“I think it’s very useful and I think it gives a perspective to research that we needed to have, because we kind of tend to, you know, sort of take the feeling out of our day to day research and when you have the actual patients explain to them rather than peers, it does give us a different perspective.”
Fourth SENSE-Cog General Assembly 2019 meeting in Dublin hosted by the Global Brain Health Institute
The fourth annual SENSE-Cog project meeting took place from 9 - 10th October 2019 in Dublin at the Global Brain Health Institute at Trinity College. The researchers reviewed progress with the research and planned for the successful completion of the SENSE-Cog project. Well done to our international team on another successful General Assembly meeting! Amazing progress achieved so far!
Photo caption: (from the left) Maria Passa, Evgenia Katirtzoglou, Antonios Politis, Evangelia Stamouli, Evangelia Kontogianni. (Photo on right) Maria Alexaki.
Professor of Psychiatry at the 1st Department of Psychiatry, “Eginition” Hospital of National and Kapodistrian University of Athens (UoA), Director of the Division of Geriatric Psychiatry (DGP).
General Practitioner, Doctor of Biochemistry of the Medical School of the National and Kapodistrian University of Athens. Evangelia is an external scientific associate at the Division of Geriatric Psychiatry at the 1st Department of Psychiatry, “Eginition” Hospital of UoA.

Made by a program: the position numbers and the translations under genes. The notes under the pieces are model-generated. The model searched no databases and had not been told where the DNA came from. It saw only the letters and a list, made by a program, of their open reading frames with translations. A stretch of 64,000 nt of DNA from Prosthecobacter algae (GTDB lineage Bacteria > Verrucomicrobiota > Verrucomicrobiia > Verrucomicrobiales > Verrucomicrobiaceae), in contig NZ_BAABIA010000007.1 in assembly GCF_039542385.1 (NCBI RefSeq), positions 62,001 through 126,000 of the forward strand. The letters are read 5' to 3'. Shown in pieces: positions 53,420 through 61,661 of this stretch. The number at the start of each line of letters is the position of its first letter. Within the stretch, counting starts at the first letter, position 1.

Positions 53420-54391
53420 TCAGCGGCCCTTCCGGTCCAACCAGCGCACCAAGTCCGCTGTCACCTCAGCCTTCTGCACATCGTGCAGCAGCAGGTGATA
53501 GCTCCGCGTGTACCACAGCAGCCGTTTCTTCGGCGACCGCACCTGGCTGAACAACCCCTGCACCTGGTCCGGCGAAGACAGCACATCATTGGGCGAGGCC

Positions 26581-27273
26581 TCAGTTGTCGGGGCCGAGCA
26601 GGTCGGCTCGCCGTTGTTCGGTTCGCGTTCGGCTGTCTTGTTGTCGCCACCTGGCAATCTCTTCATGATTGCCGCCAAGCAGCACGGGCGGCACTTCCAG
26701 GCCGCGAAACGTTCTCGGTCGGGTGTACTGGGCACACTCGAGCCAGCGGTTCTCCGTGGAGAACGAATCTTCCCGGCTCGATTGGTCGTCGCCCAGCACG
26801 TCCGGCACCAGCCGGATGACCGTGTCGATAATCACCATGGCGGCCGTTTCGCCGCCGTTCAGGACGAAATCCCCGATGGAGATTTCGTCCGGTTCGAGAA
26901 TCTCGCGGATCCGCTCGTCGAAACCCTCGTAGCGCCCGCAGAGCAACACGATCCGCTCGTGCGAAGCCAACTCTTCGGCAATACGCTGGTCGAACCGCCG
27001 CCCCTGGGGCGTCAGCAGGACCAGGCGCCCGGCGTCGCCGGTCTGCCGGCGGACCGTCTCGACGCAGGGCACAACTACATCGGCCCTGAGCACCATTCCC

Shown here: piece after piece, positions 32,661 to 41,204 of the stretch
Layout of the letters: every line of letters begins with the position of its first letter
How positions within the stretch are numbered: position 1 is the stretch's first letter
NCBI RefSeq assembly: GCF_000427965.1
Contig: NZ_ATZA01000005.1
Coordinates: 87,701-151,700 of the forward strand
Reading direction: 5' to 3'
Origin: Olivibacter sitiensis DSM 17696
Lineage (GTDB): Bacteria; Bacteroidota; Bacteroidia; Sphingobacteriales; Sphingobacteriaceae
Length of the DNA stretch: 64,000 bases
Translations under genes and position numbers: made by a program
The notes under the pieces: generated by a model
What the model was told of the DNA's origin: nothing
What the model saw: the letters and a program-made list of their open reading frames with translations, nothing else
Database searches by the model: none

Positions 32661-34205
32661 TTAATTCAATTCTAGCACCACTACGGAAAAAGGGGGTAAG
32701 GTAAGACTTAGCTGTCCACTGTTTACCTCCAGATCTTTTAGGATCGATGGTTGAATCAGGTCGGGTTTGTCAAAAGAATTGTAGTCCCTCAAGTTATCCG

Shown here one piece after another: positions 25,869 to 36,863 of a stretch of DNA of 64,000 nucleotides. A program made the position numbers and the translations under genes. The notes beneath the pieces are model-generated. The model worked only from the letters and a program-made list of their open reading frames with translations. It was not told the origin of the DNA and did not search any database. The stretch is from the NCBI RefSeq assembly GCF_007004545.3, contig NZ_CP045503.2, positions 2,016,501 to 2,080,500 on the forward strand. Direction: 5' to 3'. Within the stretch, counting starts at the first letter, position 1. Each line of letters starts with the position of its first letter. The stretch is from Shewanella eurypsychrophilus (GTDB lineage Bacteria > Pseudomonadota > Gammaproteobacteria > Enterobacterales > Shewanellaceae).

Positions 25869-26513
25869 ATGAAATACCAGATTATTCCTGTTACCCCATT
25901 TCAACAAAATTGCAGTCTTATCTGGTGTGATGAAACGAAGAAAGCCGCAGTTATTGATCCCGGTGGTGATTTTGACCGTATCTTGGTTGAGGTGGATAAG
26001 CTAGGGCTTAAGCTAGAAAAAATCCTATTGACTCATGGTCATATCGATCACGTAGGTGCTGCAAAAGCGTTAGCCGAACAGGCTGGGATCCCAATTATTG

Social Worker at the Division of Geriatric Psychiatry at the 1st Department of Psychiatry, “Eginition” Hospital of UoA. Maria has been trained in Psychotherapy in elderly patients with depression as well as in Cognitive Behavioral Therapy and received a MSc in “Mental Health Promotion-Prevention of Psychiatric Disorders”.
Psychiatrist and a clinical research fellow at the Division of Geriatric Psychiatry at the 1st Department of Psychiatry, “Eginition” Hospital of UoA
Social Worker with an MA in Social Work Studies. Maria has worked with diverse populations in community health care, outpatient and inpatient treatment settings.
Psychologist with MSc in “Mental Health Promotion-Prevention of Psychiatric Disorders” trained in Cognitive Behavioral Therapy.
Notes for Athens Research User Group members: